Men’s Club Soccer Profile

5 mins read

While the Swarthmore varsity soccer teams are set to begin their conference campaigns, another competitive soccer team at Swarthmore has begun its season in earnest. Four matches into its 10 game season, the Men’s Club Soccer Team has posted a 2-2 record to date.
Despite the team’s .500 record, which equals its mark from all of last season, co-captain Toby Cavalier ’19 remains optimistic. He believes that the team has progressed over the past year, both in terms of its roster and its structure. The team added 10 first-years this year, while improving its organization and preparation regimen. However, Cavalier is also realistic about the team’s chances.
“We’re not yet structured enough and disciplined enough to do really well. This year, I think we’re doing better than last year, and I think we will continue to do better throughout the year.  However, I don’t know if it will be enough to get to regionals.”
Nonetheless, he hopes that as the team continues to grow, it will begin to compete for the divisional crown and eventually become a force in regionals, as well.
The club soccer team boasts one of the strongest rosters of the Swarthmore’s club sports. While the team includes players of all skill levels, about half of the team has either participated at the varsity level or could compete at the varsity level. Dimitri Kondelis ’20 is one of those who tried out for the varsity team when he first arrived on campus. During tryouts, he decided varsity wasn’t for him.  
“I realized I didn’t want that time commitment and stress during my college career. So when I found out about club soccer, I knew it was the perfect fit,” says Kondelis.  
He particularly enjoys that the team provides a competitive atmosphere that does not require its players to show up to practice every single day. The team practices three times per week in addition to weekend games.
While the team has a more relaxed practice schedule than its varsity counterpart, it is by no means simply a social club offering Physical Education credit (one can fulfill about half of their PE requirement from club soccer). The team plays all 10 of its games during the fall season, and the team’s captains, Cavalier and Tobin Feldman-Fitzthum ’19, run highly structured practices that include warm-ups, technical drills, small-sided games, and larger intra-squad matches. Often, however, when the team does not have an upcoming fixture, the captains allow the players to scrimmage for the entire practice. Organizing practice as such enables players on the team to stay in shape, improve their skills, and have fun with a group of soccer-minded friends.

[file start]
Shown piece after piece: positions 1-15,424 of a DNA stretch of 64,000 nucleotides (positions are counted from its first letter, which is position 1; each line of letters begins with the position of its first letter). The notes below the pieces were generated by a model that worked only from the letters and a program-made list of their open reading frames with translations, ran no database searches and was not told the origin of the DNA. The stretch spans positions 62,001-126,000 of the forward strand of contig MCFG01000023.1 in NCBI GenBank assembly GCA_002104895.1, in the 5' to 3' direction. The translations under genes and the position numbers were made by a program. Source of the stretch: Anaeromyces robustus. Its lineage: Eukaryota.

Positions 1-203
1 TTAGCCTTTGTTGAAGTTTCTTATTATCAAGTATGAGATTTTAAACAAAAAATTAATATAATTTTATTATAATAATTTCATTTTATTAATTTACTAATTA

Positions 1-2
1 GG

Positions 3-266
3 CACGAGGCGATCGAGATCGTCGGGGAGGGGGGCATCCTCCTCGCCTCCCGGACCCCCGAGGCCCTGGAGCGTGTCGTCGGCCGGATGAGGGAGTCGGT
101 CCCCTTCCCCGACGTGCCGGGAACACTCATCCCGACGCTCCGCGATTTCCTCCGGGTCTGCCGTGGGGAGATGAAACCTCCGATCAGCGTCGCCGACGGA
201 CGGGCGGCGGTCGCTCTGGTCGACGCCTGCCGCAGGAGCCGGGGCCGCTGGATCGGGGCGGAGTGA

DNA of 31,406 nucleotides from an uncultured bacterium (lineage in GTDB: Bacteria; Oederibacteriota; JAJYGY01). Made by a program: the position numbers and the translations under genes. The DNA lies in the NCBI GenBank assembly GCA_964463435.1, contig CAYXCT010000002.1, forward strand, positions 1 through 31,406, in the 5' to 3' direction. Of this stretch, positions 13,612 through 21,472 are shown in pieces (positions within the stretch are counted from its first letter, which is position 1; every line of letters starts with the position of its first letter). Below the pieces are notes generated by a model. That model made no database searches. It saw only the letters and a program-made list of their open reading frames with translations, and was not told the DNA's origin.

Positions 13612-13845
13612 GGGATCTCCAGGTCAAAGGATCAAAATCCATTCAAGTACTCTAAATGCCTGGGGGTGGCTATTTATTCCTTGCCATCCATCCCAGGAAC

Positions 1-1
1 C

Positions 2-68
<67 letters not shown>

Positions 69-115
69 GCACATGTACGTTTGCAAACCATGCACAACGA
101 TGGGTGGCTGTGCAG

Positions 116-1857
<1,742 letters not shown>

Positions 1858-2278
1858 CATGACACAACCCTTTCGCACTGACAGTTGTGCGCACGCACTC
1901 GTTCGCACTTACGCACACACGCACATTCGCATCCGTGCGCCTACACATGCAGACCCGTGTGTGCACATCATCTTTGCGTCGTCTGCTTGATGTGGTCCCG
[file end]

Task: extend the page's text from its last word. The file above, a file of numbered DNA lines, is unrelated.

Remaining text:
Off the pitch, members of the team bond and spend time together in a similar fashion to the varsity sports teams on campus.  Kondelis discusses how club soccer has impacted his social life at Swarthmore.
“Because I’m a part of club soccer, I have a group of guys on campus that I can study with, that I can eat with, that I can hang out with.”
The team’s great camaraderie draws many people. Nearly all of the students interviewed pointed to brotherhood and friendship as some of their favorite aspects of the club.  
However, due to club soccer’s non-club status, the team faces many challenges. Currently, the team is designated as a student activity group rather than a club sport.  This designation makes obtaining practice space difficult.
“We have to fight for field space and have lower priority than all of the varsity teams,” explains Cavalier.  
Presently, ultimate frisbee, rugby, and all of the other official club sports have preference when reserving Cunningham Field, the club’s primary practice facility.
Despite the challenges associated with the team’s present status, men’s club soccer continues to grow, both in size and competition.  For those interested in supporting club soccer, the team plays two home games on Sept. 23 against Widener University and Millersville University.

Max Katz-Balmes

Max '20 is from Berkeley, CA. Interested in pursuing a career in sustainable urban planning, Max has decided to double major in Environmental Studies and Economics. Apart from editing for The Phoenix, Max is a President's Sustainability Research Fellow, a member of the men's golf team, and a part of an environmental justice organization on campus called Serenity Soular. In his free time, Max enjoys playing basketball in the Fieldhouse and watching Love Island.

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